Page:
By Heather Brunskell-Evans

I attended a public meeting in Birmingham on September 3rd, one of a number held across the UK as part of the Law Commission’s Consultation on the introduction of a new surrogacy law. My purpose in attending was fact finding: Would this meeting, unlike the bamboozling consultation questionnaire, consider the ethical issues central to surrogacy, for example the human rights of the birth mothers and the children they bear?

I slipped into the meeting room a little late. I was just in time to catch the initial framing of the substantive purpose of the consultation. We were told that the overarching premise and guiding principle of Building Families Through Surrogacy: A New Law is how to legitimately help individuals and couples create a family through surrogacy in the UK, not whether this should be legally permissible.

I took notes but did so in a desultory manner since real ethical considerations had been ruled out de facto. I wrote down a number of key aims: At the moment, altruistic surrogacy is legal in the UK but not commercial surrogacy, thus leading to British citizens seeking birth mothers abroad. The government wants to encourage surrogacy agreements in the UK, and to determine its own regulations. We were told that a major aspect of the consultation is the attempt to discern public opinion about one of the most controversial aspects, namely shifting from altruistic to commercial surrogacy. The ‘new pathway to legal parenthood’ will include a written surrogacy agreement between the ‘intended parents’ and the birth mother which gives them legal parental status from the child’s birth. The birth mother has five weeks to lodge an objection, at which point the case goes before the court and a judge will decide what is in the best interests of the child.

I sneaked a look at the time on my phone: When could I decently escape? This meeting, like the government document with its 502 pages and its exhausting 118 questions (some of which are multi-faceted and most about detail rather than broad ethical issues) was giving me a dull headache. At question time I roused myself from my somnolent condition. I looked around the lecture theatre wondering about the other attendees and their motivations. Were they academics, social workers, gay men or perhaps infertile women thwarted by the current system of altruistic surrogacy in the UK or the closing of commercial markets abroad e.g. in India or Cambodia? The questions, sometimes interrupted by the noise of a baby who cried intermittently, revealed the audience was made up of a range of people across these groups.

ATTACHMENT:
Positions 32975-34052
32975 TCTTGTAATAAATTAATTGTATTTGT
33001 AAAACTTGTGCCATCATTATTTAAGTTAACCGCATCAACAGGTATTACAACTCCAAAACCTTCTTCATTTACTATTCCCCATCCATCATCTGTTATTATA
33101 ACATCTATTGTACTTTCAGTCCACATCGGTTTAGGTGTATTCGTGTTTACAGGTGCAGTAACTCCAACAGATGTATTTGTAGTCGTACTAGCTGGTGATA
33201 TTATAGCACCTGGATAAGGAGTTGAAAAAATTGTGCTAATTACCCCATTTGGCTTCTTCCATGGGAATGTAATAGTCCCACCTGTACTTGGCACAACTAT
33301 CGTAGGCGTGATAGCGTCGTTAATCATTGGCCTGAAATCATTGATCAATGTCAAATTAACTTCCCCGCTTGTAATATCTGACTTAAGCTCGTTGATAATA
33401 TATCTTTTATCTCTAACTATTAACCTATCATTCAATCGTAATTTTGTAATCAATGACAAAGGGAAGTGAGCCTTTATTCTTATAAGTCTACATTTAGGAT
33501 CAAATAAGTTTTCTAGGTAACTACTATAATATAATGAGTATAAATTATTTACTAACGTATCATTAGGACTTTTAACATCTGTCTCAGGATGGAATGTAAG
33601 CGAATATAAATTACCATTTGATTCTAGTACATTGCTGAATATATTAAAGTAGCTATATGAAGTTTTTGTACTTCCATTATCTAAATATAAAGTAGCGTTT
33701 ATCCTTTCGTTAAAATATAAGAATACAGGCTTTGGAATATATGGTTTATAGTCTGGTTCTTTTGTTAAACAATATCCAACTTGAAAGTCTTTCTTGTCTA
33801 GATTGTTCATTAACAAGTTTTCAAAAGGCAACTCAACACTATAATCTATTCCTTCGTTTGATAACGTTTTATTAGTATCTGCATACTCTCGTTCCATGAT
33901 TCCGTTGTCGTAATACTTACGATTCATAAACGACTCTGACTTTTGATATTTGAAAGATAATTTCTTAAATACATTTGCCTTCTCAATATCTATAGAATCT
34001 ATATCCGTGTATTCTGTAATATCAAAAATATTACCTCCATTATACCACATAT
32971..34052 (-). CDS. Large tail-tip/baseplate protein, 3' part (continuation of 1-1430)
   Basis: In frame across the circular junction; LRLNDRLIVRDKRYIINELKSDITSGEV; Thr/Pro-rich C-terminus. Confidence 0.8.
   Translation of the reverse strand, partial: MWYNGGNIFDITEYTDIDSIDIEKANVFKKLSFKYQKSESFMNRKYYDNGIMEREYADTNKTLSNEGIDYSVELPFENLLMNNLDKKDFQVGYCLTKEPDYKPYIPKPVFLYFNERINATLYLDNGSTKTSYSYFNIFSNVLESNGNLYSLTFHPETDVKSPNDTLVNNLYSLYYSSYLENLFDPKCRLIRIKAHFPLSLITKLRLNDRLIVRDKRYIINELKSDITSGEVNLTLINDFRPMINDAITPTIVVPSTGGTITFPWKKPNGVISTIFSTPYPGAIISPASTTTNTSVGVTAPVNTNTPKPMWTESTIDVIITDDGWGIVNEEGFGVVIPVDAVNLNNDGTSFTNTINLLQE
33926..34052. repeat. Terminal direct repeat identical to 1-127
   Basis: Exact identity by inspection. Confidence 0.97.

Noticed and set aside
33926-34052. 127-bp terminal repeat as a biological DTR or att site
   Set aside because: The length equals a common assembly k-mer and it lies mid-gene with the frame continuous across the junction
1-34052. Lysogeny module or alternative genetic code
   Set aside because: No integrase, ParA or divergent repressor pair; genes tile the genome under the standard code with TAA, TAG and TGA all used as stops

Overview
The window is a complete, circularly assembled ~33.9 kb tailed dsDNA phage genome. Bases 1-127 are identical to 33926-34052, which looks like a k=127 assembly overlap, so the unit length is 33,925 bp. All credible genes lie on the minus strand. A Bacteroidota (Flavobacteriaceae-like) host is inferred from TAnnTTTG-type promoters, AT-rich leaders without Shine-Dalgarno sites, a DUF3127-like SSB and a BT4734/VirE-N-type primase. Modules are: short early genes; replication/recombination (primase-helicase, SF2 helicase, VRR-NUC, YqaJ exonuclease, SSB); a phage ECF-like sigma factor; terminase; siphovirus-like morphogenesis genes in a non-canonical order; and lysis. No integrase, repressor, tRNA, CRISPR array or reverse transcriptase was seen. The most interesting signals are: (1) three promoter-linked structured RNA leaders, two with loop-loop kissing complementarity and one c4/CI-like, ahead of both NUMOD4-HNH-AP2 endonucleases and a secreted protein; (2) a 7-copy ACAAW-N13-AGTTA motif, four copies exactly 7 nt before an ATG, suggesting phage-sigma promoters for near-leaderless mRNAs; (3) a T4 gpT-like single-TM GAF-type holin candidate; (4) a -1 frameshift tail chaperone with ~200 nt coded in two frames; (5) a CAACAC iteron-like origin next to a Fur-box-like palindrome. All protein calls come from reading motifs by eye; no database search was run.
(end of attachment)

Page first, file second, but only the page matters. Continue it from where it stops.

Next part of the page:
The absent person in the room was the surrogate mother – or should I say the birth mother, since surely the individual to whom the child is then given is the surrogate? I asked: ‘What are the motivations of the woman who gestates a baby for another person’? I was assured by the smiling faces and a chorus of voices that women become surrogates for altruistic reasons: The surrogate is an angel; she gets real pleasure and even joy at helping those people otherwise unable to build families of their own.

At some point later the dark shadow of the birth mother emerged through the voice of the man with the baby who described his experiences of commercial surrogacy abroad. He asked: ‘Should the new UK law give her a 5 week cooling off period? After all, she may decide to claim the baby which is not contractually hers’? Just like the dichotomy that has hounded women through the centuries – one is either a virgin or a whore – I sensed the resurrection of another old dichotomy – the birth mother is either a ministering selfless angel or a cruel, selfish witch. The birth mothers, of course, are neither of these but flesh and blood human beings caught up in structural, social, economic, psychological and personal circumstances.

I felt despondent. When did ‘procreative liberty’, ‘sometimes termed the right to reproduce’ (a central tenet of the consultation) become established as a right beyond ethical question? The biological connection of the birth mother to the child is considered unimportant (despite the fact that being pregnant and giving birth are intense biological, emotional and physical experiences) whereas the father’s biological connection to the baby is considered of such importance that a gay man now has the right to reproduce by utilising a woman’s body as a vessel.  We were told that under special medical circumstances the law will not require a genetic link between the intended parent and the child. Double donations of female and male gametes will be allowed, including for cases of infertility resulting from transgender medicine. The important thing about surrogacy, we learned, is not necessarily about any biological link, but adults’ intention to parent.

When the meeting ended and we all got up to leave, the man with the baby left first. He was applauded as he negotiated the pram through the door.  After all, here was a successful example of someone building a family through commercial surrogacy, as the lungs of the crying baby testified.

 For those people who want to explore the ethics of surrogacy, there are numerous resources. In her book Being and Being Bought: Prostitution, Surrogacy and the Split Self Kajsa Ekis Ekman describes how contrasting heteronormative and queer perspectives, seemingly at opposite poles of the analytical and political spectrum, coalesce around prostitution and surrogacy. Scholars and activists from across the globe will speak at the forthcoming FiLiA Conference: Sheela Saravanan, Jennifer Lahl, Julie Bindel and Renate Klein. Nordic Model Now! has also carried out an excellent analysis of the consultation’s flaws and provides a useful link: How To Respond To The UK Surrogacy Consultation in 10 Easy Minutes. Time is of the essence since the consultation closes on October 11, 2019.